Know Your Pain Medicines Pt 2
These can be called NSAIDs (Non-Steroidal Anti-Inflammatory Drugs). They include ibuprofen, naproxen, diclofenac, meloxicam, indomethacin, piroxicam, etoricoxib.
NSAIDs are used to treat pain from an injury or surgery. NSAIDs can also be used in long term painful conditions, such as osteoarthritis, back pain, rheumatoid arthritis. Taking NSAIDs may mean that you can reduce stronger pain medicines, which leads to fewer side effects.
When you feel pain and stiffness, your body is making chemicals (prostaglandins) which ‘tell’ you it hurts. NSAIDs reduce the amount of these prostaglandins and therefore reduces your pain but they may not alter the progress of the disease.
When should I take it?
NSAIDs can be taken regularly or as needed if the pain is not constant. NSAIDs should ideally be taken with or shortly after food.
How long will it take to work?
Everyone is different. The average time for pain to reduce is an hour after taking a tablet or suppository, however it may take longer for the full effect. NSAIDs as a gel or cream can vary in the time it takes to give pain relief.
NSAIDs do not work for everyone. If there is no improvement in your pain you should consult your prescriber, GP or Pain Medicine Consultant.
What are the possible side effects?
Most side effects are mild and include heartburn, indigestion or pains in your stomach, and feeling sick (nausea)or being sick (vomiting). If these side effects are frequent and severe, you should stop taking the medicine and consult your prescriber or pharmacist.
If you vomit any blood or dark particles that look like coffee grounds or have blood stained faeces (stools/motions) : You should stop taking the medicine immediately and seek medical advice.
Less common side effects include headache, dizziness, swollen feet or legs, and weight gain. Again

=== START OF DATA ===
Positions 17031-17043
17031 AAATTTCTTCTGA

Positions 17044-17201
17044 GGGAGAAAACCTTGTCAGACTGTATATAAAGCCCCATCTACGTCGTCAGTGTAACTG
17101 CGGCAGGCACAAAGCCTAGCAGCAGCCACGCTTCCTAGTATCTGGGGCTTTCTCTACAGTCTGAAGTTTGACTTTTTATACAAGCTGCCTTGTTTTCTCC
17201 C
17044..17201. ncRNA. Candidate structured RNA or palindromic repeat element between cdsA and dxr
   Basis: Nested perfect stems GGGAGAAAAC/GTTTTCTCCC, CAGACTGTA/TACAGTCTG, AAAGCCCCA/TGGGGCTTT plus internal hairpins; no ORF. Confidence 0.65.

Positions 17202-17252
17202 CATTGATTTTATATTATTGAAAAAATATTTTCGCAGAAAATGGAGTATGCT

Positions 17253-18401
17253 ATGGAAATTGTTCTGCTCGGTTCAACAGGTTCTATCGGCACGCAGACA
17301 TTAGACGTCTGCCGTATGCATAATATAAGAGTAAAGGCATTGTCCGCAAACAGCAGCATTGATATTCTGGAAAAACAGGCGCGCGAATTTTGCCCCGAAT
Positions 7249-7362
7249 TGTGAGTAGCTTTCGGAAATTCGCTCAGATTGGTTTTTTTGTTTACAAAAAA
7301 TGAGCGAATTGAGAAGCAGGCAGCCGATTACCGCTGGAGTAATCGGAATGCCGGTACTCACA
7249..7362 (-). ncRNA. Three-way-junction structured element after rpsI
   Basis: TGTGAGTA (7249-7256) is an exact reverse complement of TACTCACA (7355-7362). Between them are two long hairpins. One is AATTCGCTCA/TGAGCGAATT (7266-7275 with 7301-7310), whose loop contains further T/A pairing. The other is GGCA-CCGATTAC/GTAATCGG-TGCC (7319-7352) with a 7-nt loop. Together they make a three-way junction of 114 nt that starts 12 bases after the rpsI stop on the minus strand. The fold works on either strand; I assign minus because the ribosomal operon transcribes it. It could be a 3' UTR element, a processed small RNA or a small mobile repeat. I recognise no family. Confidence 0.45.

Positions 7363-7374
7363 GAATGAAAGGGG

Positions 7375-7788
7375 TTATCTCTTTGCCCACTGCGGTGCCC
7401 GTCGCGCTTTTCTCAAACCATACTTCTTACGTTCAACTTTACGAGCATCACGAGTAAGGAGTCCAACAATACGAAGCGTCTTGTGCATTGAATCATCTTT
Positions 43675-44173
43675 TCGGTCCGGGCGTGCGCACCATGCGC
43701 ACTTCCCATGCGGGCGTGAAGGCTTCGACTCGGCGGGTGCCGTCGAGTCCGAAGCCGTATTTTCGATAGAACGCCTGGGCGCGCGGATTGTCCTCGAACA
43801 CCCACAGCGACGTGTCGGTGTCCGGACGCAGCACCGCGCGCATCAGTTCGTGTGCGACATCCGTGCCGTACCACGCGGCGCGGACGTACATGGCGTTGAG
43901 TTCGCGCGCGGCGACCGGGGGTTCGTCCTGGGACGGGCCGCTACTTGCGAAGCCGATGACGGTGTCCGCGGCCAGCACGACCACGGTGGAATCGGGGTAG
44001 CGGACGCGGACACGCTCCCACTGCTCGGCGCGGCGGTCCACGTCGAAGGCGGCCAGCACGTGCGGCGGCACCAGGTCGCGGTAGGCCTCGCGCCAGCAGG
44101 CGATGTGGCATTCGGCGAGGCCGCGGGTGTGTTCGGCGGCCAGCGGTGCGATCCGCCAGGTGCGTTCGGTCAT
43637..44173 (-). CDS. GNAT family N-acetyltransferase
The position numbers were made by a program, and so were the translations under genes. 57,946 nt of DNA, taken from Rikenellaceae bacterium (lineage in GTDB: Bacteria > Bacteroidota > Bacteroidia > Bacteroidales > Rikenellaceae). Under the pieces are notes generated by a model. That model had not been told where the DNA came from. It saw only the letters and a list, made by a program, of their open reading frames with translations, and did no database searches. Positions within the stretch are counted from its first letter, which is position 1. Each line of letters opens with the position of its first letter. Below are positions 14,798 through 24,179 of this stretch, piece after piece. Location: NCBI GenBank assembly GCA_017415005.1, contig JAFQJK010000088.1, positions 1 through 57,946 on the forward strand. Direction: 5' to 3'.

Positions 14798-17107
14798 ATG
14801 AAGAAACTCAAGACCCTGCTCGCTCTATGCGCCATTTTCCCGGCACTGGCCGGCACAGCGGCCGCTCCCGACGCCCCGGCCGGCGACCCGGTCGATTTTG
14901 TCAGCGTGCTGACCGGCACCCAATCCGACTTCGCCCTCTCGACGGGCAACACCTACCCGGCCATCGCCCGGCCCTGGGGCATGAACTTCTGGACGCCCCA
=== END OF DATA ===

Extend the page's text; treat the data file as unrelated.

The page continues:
if these side effects are constant and severe discuss with your prescriber or pharmacist. Other less common side effects include a rash or itching, or unexplained wheezing or shortness of breath. If you have any of these side effects, you should discuss them with your prescriber or pharmacist.
Recent evidence suggests that even short term NSAID use may be linked to a very small increased risk of having a stroke or heart attack. However, your risk of having a stroke or a heart attack whilst taking NSAIDs is thought to remain very low. The risk of this increases with dose and duration of treatment and the risk is greater for those who already have heart disease.
Use of NSAIDs, even for a short period of time, can harm the kidneys. This is especially true in people with underlying kidney disease.
Side effects are usually related to the dose of medicine you take, but some people are more sensitive than others. They are less likely if you can take the smallest dose that you find reduces your pain.
* This information is not intended to replace your doctor’s advice. We advise you to read the manufacturer’s information for patients, which will be supplied by your pharmacist when your medicine is dispensed.
** Source: Faculty of Pain Medicine: Patient information leaflets, British National Formulary